June 19, 2011

Responding To Trials With A Christian Mind - Part Four

Preacher: Randy Smith Series: James Scripture: James 1:9–18


Responding To Trials With A Christian Mind-Part Four

James 1:9-18
Sunday, June 19, 2011
Pastor Randy Smith

With the brief time I have this morning I bring to an end our series on trials. But though the teaching is done for now, I pray these lessons will continue to live in your heart. Your comments and growth throughout this series have been inspiring!

May you remember that you can have deep-seated joy even in the worst of situations. May you remember that God brings trials to push you toward greater Christlikeness. May you remember that God only permits in your life what He knows you can handle. May you remember that God will provide the necessary faith and wisdom and encouragement to see you emerge from the trial victoriously. And may you remember that your pain can produce positive results if you respond to trials according to God's directives!

The formula? Faith in the character of God. Trust in the promises of Scripture. Desire to grow in God's image and deepen your relationship with Him. This unknown poet got it right:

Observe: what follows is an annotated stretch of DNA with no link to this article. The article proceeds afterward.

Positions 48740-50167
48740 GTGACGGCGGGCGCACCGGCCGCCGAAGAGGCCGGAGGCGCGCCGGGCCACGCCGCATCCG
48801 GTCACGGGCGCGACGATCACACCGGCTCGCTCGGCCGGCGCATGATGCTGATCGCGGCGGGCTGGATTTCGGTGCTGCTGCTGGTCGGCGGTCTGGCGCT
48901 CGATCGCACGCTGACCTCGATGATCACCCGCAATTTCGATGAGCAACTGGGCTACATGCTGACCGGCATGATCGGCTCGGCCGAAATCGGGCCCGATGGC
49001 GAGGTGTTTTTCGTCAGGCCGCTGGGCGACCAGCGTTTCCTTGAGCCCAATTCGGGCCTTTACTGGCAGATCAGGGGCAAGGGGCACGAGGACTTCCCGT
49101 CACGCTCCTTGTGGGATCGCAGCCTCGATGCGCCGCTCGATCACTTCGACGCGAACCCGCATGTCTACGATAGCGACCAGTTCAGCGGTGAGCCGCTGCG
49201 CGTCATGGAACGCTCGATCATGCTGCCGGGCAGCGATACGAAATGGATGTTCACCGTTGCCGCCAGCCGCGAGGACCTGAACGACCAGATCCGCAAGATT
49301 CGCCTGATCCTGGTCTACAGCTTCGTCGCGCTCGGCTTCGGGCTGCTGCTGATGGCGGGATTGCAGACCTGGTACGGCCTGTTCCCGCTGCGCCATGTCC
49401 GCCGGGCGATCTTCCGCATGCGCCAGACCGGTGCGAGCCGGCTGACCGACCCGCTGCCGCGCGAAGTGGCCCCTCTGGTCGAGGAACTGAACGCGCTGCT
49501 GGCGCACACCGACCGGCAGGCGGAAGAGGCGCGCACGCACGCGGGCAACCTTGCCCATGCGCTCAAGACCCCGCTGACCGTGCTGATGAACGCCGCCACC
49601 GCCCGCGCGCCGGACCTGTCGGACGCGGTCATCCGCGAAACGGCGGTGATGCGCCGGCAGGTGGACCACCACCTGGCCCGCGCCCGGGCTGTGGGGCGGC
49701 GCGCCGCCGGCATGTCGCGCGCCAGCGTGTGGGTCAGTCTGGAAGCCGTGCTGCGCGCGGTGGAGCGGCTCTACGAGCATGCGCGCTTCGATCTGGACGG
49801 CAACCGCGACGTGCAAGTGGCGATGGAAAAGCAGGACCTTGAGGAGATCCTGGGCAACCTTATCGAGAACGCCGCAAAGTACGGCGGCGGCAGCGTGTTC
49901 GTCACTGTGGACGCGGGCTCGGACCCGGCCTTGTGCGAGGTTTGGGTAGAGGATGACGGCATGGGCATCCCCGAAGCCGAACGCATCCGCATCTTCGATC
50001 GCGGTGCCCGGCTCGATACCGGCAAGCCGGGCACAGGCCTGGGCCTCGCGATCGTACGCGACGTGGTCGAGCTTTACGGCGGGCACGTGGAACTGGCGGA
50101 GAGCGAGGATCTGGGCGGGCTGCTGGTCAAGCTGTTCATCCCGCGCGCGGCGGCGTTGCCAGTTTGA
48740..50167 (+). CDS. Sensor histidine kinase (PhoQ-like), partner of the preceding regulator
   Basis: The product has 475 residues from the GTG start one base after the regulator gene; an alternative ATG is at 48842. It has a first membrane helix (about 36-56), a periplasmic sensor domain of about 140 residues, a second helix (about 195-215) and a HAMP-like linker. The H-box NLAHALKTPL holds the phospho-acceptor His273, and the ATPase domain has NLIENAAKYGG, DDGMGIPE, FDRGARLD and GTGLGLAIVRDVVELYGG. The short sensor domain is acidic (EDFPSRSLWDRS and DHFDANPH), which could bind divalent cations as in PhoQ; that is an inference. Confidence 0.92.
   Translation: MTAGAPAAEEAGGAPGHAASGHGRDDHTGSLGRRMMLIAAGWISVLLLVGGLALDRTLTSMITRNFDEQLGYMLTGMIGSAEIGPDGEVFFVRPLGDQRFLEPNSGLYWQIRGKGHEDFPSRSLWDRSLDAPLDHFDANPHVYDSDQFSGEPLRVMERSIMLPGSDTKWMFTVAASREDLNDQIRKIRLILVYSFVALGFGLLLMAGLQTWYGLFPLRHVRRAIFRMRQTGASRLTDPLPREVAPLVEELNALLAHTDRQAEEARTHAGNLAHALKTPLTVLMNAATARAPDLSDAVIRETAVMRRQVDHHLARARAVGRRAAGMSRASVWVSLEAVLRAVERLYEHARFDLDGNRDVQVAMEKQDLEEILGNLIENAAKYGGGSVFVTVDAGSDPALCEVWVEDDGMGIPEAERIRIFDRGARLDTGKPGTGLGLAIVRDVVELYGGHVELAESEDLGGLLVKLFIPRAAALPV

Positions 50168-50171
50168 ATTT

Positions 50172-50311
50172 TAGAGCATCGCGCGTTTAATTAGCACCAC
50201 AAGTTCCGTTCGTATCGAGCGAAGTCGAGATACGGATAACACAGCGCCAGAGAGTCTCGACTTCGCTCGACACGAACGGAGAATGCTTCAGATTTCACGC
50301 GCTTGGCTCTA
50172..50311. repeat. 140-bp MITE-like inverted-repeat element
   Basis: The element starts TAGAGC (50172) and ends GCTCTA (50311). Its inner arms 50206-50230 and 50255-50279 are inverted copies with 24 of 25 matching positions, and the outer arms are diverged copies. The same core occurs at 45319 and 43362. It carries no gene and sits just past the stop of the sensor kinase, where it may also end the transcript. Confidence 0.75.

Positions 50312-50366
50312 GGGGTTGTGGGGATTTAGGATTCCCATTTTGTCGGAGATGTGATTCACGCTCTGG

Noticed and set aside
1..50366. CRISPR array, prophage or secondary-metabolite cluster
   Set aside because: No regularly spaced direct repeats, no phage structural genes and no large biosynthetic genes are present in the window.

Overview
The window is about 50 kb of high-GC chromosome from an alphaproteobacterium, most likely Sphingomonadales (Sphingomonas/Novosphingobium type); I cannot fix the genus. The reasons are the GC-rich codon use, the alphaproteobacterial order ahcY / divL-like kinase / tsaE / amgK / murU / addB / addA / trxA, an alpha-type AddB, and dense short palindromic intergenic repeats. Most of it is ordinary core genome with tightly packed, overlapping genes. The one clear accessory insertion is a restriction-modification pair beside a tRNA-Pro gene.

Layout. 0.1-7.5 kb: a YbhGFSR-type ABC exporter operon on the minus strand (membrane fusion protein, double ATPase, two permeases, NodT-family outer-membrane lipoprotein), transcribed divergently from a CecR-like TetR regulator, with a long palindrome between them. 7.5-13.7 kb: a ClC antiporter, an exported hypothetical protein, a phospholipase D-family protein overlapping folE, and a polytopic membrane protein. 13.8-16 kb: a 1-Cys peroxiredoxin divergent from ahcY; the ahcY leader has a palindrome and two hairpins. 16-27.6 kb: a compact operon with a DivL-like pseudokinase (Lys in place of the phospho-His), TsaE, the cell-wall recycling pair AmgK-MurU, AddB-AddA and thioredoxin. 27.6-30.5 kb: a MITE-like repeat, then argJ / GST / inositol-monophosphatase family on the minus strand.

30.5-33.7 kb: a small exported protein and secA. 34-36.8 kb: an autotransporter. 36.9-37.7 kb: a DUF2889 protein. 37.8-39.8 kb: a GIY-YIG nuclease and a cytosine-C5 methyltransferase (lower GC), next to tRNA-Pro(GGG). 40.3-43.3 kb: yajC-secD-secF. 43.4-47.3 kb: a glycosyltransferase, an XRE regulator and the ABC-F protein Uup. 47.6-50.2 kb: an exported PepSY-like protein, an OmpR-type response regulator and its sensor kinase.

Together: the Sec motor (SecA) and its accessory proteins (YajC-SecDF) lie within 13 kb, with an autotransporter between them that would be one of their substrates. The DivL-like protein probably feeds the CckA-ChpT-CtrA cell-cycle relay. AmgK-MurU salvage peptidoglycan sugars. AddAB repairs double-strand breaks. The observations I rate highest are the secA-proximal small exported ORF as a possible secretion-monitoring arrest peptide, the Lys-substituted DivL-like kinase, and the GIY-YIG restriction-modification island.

Until I learned to trust,
I did not learn to pray,
And I did not learn to fully trust
Till sorrows came my way.
Until I felt my weakness,
His strength I never knew,
Nor dreamed till I was stricken
That He would see me through.
Who deepest drinks of sorrow
Drinks deepest too of grace,
He sends the storm so He Himself,
Can be our hiding place.
His heart that seeks our highest good
Knows well when things annoy,
We would not long for heaven
If earth held only joy.

Someone once said, "Mountaintops are for views and inspiration, but fruit is grown in the valleys." It's not always about having what we think we want, but it is about God giving us what He knows we need and what we should learn to want a whole lot more.